González Byass

Appears in

Oxford Companion to Wine

Oxford Companion to Wine

By Jancis Robinson

Published 2006

  • About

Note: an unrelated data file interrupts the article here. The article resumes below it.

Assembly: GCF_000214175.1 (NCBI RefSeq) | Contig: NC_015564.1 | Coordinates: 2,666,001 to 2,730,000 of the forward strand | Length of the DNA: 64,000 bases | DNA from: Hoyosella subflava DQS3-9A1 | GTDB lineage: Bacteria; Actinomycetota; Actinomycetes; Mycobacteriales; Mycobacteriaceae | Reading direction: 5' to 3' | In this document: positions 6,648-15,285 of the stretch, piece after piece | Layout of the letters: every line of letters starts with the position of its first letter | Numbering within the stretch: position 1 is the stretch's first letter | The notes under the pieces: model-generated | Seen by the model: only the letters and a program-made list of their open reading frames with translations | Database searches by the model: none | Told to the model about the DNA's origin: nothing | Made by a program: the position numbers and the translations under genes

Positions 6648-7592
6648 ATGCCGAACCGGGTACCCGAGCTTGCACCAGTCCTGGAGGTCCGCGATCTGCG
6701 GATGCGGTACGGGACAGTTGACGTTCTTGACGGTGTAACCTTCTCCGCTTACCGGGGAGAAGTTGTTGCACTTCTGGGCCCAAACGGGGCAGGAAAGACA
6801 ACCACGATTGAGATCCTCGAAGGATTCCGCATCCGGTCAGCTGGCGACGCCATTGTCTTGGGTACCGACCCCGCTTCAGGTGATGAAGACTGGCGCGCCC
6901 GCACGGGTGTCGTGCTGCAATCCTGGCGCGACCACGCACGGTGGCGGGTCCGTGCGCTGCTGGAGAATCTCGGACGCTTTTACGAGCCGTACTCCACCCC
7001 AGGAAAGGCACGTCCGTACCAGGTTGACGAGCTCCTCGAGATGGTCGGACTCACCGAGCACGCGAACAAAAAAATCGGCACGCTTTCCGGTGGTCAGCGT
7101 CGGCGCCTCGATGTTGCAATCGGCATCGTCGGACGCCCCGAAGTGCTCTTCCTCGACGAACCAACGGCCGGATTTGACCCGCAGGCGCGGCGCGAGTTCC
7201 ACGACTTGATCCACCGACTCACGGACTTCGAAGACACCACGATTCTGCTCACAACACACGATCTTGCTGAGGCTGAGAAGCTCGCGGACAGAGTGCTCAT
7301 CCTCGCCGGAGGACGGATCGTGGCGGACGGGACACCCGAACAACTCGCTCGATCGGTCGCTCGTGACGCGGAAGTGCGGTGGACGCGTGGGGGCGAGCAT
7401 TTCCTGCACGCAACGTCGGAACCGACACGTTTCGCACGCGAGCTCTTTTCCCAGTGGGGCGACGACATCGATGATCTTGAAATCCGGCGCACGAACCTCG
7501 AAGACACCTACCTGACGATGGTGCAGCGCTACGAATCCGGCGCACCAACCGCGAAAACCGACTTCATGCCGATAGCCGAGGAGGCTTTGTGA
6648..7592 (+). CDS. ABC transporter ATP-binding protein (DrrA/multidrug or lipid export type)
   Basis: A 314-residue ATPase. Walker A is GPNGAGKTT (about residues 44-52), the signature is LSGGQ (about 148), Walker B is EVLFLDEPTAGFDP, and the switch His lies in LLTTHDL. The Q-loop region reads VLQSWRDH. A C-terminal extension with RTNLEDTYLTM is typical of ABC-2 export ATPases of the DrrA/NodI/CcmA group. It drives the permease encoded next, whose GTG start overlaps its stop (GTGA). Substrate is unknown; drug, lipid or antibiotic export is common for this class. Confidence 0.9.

González Byass, the largest producer of sherry, still run by the family that founded the house. In 1835, 23-year-old Manuel María González Angel set up business as a shipper in jerez in southern Spain. Within months he had joined forces with D. Juan Dubosc to make their first large shipment to London: 48 hogsheads and a quarter cask, sent to Robert Blake Byass, who was to become their UK agent. In 1844, the company purchased its first vineyards, and in 1846 the first wines were bottled in Jerez. The fino brand Tio Pepe was born by the mid-1800s, named after Manuel’s uncle José Angel y Vargas (tío being Spanish for uncle), who helped his nephew establish the solera. In 1855, Robert Blake Byass became a shareholder in the business, but it was not until 1870, when his sons and the sons of the founder entered the firm that it became González Byass & Co. The company remained in the hands of the two families until, in 1988, the González family financed the purchase of the 45% of shares held by the Byass family, later placing most of these with IDV, the British drinks subsidiary of the conglomerate Grand Metropolitan. The family bought the shares back from IDV in 1997, also the year in which Mauricio González Gordon, from the fourth generation of the family to work in the company, retired as chairman. His successors were Chon Gómez-Monche, another fourth-generation family member in the company and, from 2001, family friend Carlos Espinosa de los Monteros. In 2006, Mauricio González Gordon, fifth generation, became chairman.